Oil at $60 a barrel may halt Russia's two-year economic expansion next year, triggering a "substantial" devaluation of the ruble, the Economic Development Ministry said.
Gross domestic product may shrink as much as 1.4 percent next year under a negative scenario that projects a "world recession" cutting the average price of Urals crude by almost half from the current level, according to a report submitted to the government for approval last week.
The U.S. economy is "resembling a patient on a drip" and a default by a European Union member will create "systemic risks," leading to the "next profound crisis," Finance Minister Alexei Kudrin said in St. Petersburg on Saturday.
Under the government's base "moderate-optimistic" forecast, oil will average $108 this year, $100 in 2012 and $97 in 2013, supporting growth of 4.1 percent this year, 3.7 percent in 2012 and 4 percent in 2013, Deputy Economic Development Minister Andrei Klepach said late last month. The ministry previously expected growth of 4.2 percent, 3.5 percent and 4.2 percent.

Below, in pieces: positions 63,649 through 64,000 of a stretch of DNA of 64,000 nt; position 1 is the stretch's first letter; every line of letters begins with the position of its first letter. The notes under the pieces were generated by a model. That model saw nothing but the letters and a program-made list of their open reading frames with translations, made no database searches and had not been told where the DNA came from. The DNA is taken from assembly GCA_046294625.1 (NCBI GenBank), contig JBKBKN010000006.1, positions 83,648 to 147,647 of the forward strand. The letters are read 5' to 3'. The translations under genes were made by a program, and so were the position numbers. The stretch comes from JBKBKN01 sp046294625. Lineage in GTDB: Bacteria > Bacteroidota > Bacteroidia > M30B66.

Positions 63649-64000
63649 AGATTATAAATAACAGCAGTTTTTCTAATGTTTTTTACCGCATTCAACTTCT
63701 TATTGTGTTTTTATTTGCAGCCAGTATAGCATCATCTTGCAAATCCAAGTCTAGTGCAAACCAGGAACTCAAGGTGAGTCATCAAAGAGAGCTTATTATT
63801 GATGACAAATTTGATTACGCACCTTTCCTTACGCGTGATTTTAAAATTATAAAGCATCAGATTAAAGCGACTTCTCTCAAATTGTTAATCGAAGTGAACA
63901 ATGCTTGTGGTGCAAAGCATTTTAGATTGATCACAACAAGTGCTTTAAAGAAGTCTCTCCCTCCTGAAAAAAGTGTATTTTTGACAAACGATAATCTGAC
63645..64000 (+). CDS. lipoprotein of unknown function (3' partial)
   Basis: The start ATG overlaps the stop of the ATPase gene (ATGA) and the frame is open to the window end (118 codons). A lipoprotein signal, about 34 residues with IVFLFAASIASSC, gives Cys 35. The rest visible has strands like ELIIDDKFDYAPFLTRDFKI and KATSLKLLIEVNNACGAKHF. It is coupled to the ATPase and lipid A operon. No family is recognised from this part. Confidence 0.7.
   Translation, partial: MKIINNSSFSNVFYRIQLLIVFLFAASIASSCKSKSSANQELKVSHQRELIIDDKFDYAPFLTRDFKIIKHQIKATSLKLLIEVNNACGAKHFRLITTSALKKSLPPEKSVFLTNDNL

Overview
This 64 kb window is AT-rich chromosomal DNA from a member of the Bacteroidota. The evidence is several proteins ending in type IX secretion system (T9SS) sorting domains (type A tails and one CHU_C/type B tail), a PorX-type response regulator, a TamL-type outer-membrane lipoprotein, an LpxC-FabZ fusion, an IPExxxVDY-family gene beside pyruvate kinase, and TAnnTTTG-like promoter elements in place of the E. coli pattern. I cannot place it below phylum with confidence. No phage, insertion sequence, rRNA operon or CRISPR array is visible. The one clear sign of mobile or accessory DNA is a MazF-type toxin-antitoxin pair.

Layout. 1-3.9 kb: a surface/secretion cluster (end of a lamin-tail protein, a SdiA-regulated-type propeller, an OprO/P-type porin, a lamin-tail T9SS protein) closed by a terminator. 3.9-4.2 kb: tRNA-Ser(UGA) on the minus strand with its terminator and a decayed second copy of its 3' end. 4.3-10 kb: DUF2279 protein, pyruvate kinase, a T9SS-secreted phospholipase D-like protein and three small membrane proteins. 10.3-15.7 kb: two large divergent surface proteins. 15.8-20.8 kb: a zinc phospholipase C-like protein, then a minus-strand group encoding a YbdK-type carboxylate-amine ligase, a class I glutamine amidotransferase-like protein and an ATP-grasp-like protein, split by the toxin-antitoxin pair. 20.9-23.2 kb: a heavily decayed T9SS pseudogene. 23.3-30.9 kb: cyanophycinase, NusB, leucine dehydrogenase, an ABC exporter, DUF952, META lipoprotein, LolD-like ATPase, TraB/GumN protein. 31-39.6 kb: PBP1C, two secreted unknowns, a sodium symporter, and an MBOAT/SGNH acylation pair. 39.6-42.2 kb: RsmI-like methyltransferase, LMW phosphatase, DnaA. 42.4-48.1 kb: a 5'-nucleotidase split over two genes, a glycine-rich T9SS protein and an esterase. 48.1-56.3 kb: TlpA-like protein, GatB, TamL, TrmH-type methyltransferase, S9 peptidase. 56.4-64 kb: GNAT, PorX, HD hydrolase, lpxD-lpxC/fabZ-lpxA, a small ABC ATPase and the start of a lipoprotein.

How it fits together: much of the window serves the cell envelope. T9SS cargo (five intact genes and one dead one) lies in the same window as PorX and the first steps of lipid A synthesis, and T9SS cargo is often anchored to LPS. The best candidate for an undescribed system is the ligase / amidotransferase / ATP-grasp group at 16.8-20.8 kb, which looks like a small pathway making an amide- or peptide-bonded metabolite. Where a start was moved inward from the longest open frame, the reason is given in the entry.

The price of Urals, the nation's chief export oil blend, has averaged $109.35 this year and was at $114.23 on Monday. Urals has gained about 24 percent this year, reaching $122.88 on April 8. Windfall revenue may allow Russia to run a balanced budget this year and narrow its deficit to below 1.5 percent in 2012, Prime Minister Vladimir Putin said at a budget committee meeting Monday.
Svetlana Glikman, a spokeswoman for Economic Development Minister Elvira Nabiullina, confirmed that the document was submitted to Putin last week and discussed at the meeting.
Medvedev is targeting annual growth of at least 8 percent within five years to keep pace with the other so-called BRIC countries. GDP expanded 4 percent in 2010 after a record 7.8 percent contraction the previous year, when Urals averaged about $61. Russia posted an average growth rate of almost 7 percent from 1999 to 2008.
The economy expanded 3.4 percent from a year earlier in the second quarter, compared with 4.1 percent in the previous three months, the State Statistics Service said last month.
The country's economic expansion accelerates by about half a percentage point for every $10 advance in the price of oil, Klepach estimated last year. The country needs oil to average more than $60 a barrel this year to ensure a sustained recovery from its record slump in 2009, Kudrin said in October.